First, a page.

5. The respondents in the reply contest the claim of the applicant on the ground that in compliance of the order passed in OA 1564/2010 dated 27.7.2012, the 1st respondent conducted a fresh interview on 04.9.2012 and 05.9.2012. In that altogether 73 candidates appeared for the interview. An overall merit list was drawn based on the marks obtained in written test (85% marks and interview (15 marks). The 7th respondent herein being a SC candidate and also an Ex-servicemen topped the overall merit list and the 2nd respondent's name figured at Sl.No.4 in the overall merit list with the total score of 48.44 and hence they have been considered in the UR category though they are Ex-servicemen. The 8th respondent who is an OBC Ex-serviceman figured at Sl.No.6 in the overall merit list with total score of 48.05 and hence his name was considered under UR category. The 3rd respondent who is an Ex-servicemen figured at Sl.No.9 of the overall merit list and hence his name was considered under UR category. The 4th respondent who is an OBC Ex-serviceman figured at Sl.No.17 of the overall merit list with the total score of 44.16. 14 persons were selected and appointed under the UR category and the last person who was considered under the Open Category secured a total score of 43.98 whereas the applicant secured 43.23 only which is much below the score of the last candidate who was selected in the UR category. Though the respondents 2,3,4,7 and 8 are Ex-servicemen, they are all accommodated in UR category based on the overall merit list as they were not given any relaxation in the selection process or criteria except their age. Hence consideration of their names in open category is in accordance with law laid down by the Hon'ble Apex Court in various judgments and also in terms of Rule 5 of the Ex-servicemen (Re-employment in Central Civil Services & Posts) Rules, 1979. After accommodating the meritorious candidates in the Open category irrespective of their own category based on the overall score secured, the names of the respondents 5,6 and 9 figured in the merit list prepared in respect of Ex-servicemen category and hence they were all appointed under the said category and there is no illegality in the action of the 1st respondent in appointing these respondents.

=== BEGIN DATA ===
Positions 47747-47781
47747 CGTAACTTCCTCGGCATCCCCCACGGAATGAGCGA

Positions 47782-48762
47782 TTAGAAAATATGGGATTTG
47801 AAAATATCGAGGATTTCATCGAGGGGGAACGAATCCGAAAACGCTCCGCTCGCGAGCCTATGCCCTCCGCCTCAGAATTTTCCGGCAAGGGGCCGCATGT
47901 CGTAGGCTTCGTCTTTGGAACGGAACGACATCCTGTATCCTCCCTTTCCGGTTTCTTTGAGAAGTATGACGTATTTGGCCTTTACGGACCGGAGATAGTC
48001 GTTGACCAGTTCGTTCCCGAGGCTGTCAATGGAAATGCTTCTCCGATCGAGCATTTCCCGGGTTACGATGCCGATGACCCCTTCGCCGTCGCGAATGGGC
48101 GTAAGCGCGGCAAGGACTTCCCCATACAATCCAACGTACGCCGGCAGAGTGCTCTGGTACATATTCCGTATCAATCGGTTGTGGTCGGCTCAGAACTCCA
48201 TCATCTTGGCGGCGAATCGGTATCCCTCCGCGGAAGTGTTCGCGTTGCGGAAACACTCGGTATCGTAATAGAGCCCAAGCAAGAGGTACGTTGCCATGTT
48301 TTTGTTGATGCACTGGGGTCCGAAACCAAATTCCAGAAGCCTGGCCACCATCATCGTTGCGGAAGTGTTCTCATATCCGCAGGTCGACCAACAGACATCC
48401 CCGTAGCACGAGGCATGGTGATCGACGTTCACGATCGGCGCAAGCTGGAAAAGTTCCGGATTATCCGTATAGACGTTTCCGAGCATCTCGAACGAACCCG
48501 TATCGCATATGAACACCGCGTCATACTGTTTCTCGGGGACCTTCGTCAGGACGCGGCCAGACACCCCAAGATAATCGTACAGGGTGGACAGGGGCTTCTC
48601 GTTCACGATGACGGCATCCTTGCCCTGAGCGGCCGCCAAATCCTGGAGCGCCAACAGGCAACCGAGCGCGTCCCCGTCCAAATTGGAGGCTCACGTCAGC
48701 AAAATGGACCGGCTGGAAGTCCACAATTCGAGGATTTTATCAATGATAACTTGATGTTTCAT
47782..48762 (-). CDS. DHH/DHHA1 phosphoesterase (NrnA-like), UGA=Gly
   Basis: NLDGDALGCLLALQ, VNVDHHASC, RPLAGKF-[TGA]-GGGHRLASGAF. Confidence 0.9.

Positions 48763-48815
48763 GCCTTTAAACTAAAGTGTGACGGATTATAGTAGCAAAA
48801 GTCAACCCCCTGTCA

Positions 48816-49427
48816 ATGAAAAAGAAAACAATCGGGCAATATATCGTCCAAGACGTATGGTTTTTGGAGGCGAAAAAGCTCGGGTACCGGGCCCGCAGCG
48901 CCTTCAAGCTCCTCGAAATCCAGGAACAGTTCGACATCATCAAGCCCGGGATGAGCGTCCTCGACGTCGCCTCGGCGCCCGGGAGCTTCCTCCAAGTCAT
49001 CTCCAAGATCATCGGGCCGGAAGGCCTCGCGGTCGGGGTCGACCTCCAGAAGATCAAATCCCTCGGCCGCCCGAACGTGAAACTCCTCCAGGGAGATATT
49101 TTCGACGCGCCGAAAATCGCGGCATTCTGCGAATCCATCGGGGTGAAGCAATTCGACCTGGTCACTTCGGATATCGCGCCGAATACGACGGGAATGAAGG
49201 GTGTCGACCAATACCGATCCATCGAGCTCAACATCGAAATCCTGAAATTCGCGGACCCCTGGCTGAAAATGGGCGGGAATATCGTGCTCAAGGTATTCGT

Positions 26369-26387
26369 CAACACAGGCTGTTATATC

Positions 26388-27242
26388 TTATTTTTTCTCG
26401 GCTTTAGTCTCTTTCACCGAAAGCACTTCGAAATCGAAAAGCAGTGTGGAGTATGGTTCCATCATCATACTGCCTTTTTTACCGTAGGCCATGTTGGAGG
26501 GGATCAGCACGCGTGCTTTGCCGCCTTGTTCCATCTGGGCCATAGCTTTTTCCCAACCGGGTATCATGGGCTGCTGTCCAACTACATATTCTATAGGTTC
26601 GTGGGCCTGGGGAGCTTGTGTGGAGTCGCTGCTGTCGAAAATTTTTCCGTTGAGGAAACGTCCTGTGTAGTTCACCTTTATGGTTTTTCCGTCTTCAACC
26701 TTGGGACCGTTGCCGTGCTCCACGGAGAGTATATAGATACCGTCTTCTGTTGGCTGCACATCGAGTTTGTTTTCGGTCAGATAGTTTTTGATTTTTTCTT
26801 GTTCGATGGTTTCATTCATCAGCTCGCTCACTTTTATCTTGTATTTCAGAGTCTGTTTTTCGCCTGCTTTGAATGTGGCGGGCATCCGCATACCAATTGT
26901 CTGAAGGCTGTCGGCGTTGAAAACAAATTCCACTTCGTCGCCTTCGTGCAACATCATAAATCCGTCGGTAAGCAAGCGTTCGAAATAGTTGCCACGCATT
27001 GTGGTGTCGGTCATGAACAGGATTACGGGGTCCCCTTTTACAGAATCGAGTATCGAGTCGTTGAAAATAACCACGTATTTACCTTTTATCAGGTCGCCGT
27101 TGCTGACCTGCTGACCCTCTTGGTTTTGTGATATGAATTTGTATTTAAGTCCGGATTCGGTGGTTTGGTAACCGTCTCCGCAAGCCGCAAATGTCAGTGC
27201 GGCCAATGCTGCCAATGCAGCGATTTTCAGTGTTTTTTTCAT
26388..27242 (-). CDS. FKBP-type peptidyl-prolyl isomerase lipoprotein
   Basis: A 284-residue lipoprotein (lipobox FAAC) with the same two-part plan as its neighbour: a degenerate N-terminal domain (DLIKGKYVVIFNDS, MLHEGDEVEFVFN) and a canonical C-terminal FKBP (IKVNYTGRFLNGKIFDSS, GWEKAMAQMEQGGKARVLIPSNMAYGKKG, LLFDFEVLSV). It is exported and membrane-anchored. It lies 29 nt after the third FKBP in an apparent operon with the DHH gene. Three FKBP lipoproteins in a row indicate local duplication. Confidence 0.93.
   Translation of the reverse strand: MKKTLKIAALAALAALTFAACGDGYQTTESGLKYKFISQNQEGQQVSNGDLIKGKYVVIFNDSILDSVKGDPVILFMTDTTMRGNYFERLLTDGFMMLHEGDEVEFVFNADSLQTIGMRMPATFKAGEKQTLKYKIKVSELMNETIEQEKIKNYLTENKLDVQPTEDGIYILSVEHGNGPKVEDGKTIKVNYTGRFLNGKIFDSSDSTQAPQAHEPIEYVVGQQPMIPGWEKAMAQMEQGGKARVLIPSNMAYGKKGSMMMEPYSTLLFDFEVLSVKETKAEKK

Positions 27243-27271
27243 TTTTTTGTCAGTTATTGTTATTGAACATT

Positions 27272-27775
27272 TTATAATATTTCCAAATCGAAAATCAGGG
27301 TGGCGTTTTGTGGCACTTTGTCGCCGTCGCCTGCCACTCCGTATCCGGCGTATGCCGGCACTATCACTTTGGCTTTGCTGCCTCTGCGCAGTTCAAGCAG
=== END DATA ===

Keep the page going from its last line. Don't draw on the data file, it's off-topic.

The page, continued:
6. Further, with regard to the contention of the applicant that due to applying both vertical and horizontal reservation for Ex-servicemen in the new selection list, she was deprived the post of Storekeeper even though she has scored good marks in the written examination and interview, it is submitted that as per advertisement 3 vacancies were notified for Ex-servicemen on horizontal reservation, as per reservation rules. As per special provisions to Ex-servicemen, Ex-servicemen are eligible to be considered for appointment against the total vacancies on vertical reservation basis depending upon their own category (caste) as well as the vacancies reserved for Ex-servicemen on horizontal reservation basis subject to fulfilling conditions of eligibility for being considered as Ex-servicemen for reserved vacancies but both subject to merit. The respondents at 7, 2, 8, 3 and 4 were ranked at Sl.No.1, 4, 6, 9 and 17 respectively in the overall merit list and they have scored more marks both in the written test and interview, hence they have been selected and shown against the UR category. Every Ex-serviceman who was eligible for age relaxation for applying to any Grade C posts could also compete with any other candidates from the open market whether reserved for Ex-serviceman or not. As per rule a selected Ex-serviceman would be fitted against his own category (UR) and also in the Ex-servicemen category. The reservation for Ex-servicemen has been implemented as per rules and the same was upheld by the Hon'ble Supreme Court of India in Jitendra Kumar Singh and Anr. Vs. State of UP and Ors. (AIR 2010 SC 1851) (Annexure-5), Ravinder Kumar Vs. State of Haryana and Others (2010 (5) SCC 136 (Annexure 6) and CAT Madras in TA 72/2009 (Annexure-7). Accordingly they pray for dismissal of the OA.